Cash boost for Scottish voluntary groups comes with strings attached

    The Scottish executive has unveiled £18m of funding for
    regenerating the country’s most deprived communities, but voluntary
    and community organisations will only be allowed to bid for a share
    of the cash if they are commercially competitive.

    The executive wants voluntary organisations to become
    “self-sufficient businesses”, where they are able to make a profit
    that will be reinvested back into the communities.

    Priority will be given to projects for and run by young

    It hopes to help 500 organisations develop their services over a
    two-year period with an emphasis on allowing the sector to gain
    equal access to service delivery contracts.

    The communities minister Margaret Curran said: “This is not about
    handouts for failing businesses, or giving one sector preference
    over another. It’s about laying out a structure of support to drive
    forward progress and supporting those who really deliver on the

    The funding will be managed by a new Social Economy Unit, located
    in the executive’s regeneration agency Communities Scotland. It is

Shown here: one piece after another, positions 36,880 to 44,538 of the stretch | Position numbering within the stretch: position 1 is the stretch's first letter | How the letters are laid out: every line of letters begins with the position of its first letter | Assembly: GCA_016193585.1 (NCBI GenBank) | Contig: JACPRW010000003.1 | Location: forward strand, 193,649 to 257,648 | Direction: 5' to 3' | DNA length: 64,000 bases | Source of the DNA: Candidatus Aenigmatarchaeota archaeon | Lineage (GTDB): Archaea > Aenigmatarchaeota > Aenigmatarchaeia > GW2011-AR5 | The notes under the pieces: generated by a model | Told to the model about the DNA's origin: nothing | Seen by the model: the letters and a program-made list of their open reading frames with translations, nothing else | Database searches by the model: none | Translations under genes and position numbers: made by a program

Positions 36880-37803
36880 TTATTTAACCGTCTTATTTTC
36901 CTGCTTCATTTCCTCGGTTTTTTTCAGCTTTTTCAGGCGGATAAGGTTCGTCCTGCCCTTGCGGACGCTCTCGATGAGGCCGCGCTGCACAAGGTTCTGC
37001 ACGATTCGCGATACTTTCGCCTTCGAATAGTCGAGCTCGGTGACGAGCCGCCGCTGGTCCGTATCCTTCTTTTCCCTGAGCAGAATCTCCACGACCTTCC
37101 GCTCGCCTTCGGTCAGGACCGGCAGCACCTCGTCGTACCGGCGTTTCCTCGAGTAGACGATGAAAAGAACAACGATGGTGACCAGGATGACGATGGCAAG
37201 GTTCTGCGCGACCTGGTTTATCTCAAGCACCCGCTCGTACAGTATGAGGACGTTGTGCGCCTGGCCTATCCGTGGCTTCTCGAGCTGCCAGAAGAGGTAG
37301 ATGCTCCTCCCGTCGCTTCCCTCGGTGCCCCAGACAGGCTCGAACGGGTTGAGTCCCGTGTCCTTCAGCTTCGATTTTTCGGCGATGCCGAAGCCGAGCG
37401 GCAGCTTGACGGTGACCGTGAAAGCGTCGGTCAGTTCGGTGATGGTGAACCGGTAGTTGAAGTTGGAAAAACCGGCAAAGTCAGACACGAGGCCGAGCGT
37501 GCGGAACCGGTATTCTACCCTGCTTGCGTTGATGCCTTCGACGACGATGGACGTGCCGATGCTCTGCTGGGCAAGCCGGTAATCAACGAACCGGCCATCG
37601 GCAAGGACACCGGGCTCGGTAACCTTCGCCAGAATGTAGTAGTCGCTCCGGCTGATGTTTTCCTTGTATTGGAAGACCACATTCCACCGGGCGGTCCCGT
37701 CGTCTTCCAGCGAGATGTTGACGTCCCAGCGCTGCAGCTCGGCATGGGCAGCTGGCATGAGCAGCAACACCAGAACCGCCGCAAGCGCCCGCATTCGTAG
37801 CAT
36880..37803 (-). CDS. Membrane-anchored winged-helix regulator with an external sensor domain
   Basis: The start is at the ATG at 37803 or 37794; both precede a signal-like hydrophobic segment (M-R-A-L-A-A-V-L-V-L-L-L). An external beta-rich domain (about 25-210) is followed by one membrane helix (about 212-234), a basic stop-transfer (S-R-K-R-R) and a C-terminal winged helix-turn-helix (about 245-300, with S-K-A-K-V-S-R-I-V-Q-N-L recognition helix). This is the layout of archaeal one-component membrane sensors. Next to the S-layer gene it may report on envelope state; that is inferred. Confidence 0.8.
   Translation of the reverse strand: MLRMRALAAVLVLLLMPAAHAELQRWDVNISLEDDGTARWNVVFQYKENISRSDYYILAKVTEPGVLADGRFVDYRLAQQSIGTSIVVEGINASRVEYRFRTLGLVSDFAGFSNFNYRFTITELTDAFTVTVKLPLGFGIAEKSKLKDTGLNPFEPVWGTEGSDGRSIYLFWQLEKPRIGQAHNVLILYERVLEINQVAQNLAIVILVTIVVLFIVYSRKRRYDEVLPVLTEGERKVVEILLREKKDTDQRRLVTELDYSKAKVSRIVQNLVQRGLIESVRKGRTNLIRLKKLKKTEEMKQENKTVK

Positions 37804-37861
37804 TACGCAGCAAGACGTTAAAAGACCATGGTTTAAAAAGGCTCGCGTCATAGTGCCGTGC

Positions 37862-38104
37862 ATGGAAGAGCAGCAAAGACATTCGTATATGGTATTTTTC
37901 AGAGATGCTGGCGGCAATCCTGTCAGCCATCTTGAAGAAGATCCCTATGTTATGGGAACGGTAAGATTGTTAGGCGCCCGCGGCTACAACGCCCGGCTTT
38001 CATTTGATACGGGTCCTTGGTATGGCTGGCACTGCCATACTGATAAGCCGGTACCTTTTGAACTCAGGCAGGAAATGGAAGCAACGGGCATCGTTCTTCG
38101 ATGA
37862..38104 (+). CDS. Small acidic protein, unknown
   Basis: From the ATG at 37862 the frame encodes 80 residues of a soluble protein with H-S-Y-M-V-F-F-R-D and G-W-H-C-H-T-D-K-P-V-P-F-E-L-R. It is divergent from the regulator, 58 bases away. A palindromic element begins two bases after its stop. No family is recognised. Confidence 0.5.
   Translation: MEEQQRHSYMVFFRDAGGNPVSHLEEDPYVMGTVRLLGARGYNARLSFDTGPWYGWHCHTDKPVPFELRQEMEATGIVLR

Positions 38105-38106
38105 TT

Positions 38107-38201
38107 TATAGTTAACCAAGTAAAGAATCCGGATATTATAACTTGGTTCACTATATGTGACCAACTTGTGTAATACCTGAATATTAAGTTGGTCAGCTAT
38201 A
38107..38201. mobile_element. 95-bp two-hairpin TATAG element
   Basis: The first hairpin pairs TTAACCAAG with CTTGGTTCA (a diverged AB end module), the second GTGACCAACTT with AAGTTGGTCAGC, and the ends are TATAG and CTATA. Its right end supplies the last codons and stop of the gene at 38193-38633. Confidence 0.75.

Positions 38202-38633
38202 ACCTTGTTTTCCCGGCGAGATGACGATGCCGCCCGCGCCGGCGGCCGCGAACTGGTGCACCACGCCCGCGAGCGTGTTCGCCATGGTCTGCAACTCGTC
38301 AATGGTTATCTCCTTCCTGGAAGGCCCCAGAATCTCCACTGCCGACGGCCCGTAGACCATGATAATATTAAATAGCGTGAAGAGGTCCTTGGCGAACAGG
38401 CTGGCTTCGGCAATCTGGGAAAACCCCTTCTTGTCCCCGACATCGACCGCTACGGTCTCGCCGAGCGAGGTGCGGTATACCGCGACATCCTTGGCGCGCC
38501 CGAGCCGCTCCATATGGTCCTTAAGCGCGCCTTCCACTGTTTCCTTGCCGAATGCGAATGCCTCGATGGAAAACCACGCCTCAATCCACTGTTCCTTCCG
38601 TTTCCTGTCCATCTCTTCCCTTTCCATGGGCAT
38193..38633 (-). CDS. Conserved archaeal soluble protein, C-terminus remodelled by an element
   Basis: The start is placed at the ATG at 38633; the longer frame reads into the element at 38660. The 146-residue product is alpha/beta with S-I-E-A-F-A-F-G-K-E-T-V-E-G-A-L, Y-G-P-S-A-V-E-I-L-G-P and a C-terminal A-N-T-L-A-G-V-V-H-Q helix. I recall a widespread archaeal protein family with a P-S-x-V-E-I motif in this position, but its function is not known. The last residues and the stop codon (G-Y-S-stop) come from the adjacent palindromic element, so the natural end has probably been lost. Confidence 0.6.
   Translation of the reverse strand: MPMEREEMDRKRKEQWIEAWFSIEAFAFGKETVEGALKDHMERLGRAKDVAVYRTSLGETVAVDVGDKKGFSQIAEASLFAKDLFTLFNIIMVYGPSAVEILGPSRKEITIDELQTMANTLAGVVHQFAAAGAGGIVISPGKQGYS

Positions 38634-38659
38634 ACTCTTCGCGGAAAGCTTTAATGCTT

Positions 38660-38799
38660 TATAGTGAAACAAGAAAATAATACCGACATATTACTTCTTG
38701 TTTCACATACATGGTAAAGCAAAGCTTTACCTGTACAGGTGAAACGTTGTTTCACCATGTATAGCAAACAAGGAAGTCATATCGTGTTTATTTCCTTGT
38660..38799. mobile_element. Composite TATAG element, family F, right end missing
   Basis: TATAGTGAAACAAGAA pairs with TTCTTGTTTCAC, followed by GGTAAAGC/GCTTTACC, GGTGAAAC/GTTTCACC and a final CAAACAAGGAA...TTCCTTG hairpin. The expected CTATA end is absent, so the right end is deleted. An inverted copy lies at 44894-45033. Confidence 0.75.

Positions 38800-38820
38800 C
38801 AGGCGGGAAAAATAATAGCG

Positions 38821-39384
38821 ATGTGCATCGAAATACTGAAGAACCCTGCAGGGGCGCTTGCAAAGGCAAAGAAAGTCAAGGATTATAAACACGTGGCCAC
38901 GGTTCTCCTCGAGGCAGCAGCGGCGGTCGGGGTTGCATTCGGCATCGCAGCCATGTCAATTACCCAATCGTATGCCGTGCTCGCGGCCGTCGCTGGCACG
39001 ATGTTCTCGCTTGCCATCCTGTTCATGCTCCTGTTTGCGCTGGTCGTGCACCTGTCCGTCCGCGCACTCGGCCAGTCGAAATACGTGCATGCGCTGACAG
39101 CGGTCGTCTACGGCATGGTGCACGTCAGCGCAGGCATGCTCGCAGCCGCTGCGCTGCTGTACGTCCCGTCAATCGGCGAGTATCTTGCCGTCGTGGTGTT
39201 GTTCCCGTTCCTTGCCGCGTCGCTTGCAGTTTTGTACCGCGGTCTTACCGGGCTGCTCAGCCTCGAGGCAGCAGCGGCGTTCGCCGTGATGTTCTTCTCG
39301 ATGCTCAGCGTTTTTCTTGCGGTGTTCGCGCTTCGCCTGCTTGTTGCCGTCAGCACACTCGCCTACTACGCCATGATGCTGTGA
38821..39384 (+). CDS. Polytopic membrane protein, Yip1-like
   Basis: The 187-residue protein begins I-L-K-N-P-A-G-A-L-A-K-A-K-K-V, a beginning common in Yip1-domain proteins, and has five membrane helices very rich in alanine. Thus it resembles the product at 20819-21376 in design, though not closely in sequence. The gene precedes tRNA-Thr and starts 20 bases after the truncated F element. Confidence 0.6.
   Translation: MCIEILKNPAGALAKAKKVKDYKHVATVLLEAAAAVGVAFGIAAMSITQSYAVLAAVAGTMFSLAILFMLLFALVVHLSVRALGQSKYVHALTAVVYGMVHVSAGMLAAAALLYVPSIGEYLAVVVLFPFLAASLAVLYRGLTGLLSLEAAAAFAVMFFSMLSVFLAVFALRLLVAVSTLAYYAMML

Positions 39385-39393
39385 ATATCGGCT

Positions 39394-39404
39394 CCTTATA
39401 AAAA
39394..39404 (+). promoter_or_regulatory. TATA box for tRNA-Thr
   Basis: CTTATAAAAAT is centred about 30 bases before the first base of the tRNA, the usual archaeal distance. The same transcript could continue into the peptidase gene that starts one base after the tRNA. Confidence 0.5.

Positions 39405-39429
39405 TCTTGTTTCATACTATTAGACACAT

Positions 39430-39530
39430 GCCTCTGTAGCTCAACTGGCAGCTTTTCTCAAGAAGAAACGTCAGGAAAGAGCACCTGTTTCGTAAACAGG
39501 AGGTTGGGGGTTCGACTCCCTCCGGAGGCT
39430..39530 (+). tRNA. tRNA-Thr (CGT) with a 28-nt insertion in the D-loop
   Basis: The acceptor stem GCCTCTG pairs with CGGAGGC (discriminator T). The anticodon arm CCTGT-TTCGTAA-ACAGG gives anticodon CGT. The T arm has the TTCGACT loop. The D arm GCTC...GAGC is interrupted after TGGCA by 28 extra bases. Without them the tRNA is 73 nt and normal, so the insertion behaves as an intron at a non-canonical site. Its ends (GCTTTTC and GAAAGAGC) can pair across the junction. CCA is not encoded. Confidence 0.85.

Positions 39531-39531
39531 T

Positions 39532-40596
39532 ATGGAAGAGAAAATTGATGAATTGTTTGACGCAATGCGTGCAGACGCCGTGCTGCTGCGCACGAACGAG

expected to be available from October.

    It includes a £12m fund that will allocate cash to
    medium-sized and large organisations. Around 70 per cent of this
    fund will go to capital investment projects, which will allow
    organisations to access alternative sources of funding.

    Another £4m fund will allow smaller, community-focused
    organisations to develop their services. It will also provide
    grants of up to £5,000 to enable individual entrepreneurs to
    turn ideas into live projects.

    An additional £1m has also been allocated for training and
    £1m to fund a support programme.

    A spokesperson for the Scottish Council for Voluntary Organisations
    said: “The announcement is good news for Scotland’s communities
    because the funding means the sector should find itself in an
    enhanced position when competing with for-profit organisations to
    deliver public services.”

    – Futurebuilders Scotland report from

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